Should there be laws to protect dumb people from themselves?

There are plenty of thrift shops in America offering the same options as charity shops in the UK (actually, they're much better because Americans have no problem with throwing out perfectly decent furniture). I was furniture shopping last month in thrift shops in America, and, really, you would have no problem nicely furnishing an entire living room for under $200 (including sofa, chairs, table and TV). If people want to waste their money by overpaying for tacky new furniture, is it the government's role to prohibit them from doing so?

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Lord knows. You can get fantastic sofas in charity shops around here - something that would cost £2000 new for say £150.

I suppose if you just didn't have £150 that wouldn't be much help, though. Charity shops don't let you have things on tick.

You could alway try Freecycle I suppose.

That's the thing, isn't it? Some people can't even scrape together £30 - but a fiver a week for near eternity is just about doable.

With freecycle, there's the problem of getting it home as nearly everyone wants their free stuff collected. I have managed a two seater sofa on the bike once - but not to be recommended if I'm honest.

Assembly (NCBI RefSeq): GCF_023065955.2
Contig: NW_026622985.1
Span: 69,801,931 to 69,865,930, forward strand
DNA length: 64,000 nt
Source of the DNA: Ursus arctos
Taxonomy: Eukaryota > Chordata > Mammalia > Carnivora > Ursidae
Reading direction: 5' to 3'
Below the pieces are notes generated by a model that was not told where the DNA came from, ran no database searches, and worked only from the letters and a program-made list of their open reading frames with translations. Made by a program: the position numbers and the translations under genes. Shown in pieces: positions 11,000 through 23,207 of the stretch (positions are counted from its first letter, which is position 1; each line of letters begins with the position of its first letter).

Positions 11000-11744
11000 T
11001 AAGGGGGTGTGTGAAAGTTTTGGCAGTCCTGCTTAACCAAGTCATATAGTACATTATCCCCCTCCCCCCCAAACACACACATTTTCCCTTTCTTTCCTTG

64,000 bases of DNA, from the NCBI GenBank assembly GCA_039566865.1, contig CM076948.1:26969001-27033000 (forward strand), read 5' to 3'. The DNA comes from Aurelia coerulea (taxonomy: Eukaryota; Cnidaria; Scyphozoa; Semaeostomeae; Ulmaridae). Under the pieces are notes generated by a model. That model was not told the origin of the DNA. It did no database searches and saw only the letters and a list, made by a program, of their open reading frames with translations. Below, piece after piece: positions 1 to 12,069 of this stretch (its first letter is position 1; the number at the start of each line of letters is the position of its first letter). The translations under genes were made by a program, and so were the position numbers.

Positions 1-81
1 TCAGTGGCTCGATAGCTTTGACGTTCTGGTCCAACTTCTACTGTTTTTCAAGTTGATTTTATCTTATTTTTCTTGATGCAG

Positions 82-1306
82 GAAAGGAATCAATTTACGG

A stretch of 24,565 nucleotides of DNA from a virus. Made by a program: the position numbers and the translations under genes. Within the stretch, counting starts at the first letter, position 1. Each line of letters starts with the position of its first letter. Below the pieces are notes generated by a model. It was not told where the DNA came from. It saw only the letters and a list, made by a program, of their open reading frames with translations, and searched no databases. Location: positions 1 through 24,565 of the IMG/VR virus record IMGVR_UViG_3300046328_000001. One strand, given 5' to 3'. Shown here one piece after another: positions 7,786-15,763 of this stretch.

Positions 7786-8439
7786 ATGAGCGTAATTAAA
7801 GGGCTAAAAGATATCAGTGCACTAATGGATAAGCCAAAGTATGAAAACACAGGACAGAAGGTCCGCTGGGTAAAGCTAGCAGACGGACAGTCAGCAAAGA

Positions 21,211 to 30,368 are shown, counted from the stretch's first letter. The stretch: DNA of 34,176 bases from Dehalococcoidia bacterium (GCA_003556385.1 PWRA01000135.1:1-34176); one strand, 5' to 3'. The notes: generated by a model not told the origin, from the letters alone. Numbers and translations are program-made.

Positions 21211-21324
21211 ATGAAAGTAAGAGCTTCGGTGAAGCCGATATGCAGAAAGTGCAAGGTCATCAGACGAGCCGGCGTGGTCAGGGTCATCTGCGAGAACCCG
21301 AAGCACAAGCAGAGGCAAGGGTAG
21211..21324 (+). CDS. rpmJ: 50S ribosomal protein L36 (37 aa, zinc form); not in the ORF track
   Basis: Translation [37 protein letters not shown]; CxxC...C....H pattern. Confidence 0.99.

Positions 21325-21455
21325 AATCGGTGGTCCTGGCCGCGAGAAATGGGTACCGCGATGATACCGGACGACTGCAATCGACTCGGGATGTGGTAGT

Should there be laws to protect dumb people from themselves?

There are plenty of thrift shops in America offering the same options as charity shops in the UK (actually, they're much better because Americans have no problem with throwing out perfectly decent furniture). I was furniture shopping last month in thrift shops in America, and, really, you would have no problem nicely furnishing an entire living room for under $200 (including sofa, chairs, table and TV). If people want to waste their money by overpaying for tacky new furniture, is it the government's role to prohibit them from doing so?

Where do you draw the line at dumb though? We are all dumb at some things. Arguably, dumb people need more help than smart people perhaps?

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http://www.washingtonpost.com/news/storyline/wp/2014/10/16/she-bought-a-sofa-on-installment-payments-now-its-straining-her-life/?src=longreads

If they worked harder they could buy these goods cheaper. If only they had put the effort in like the rich, instead they get to pay like the workshy shirkers they are.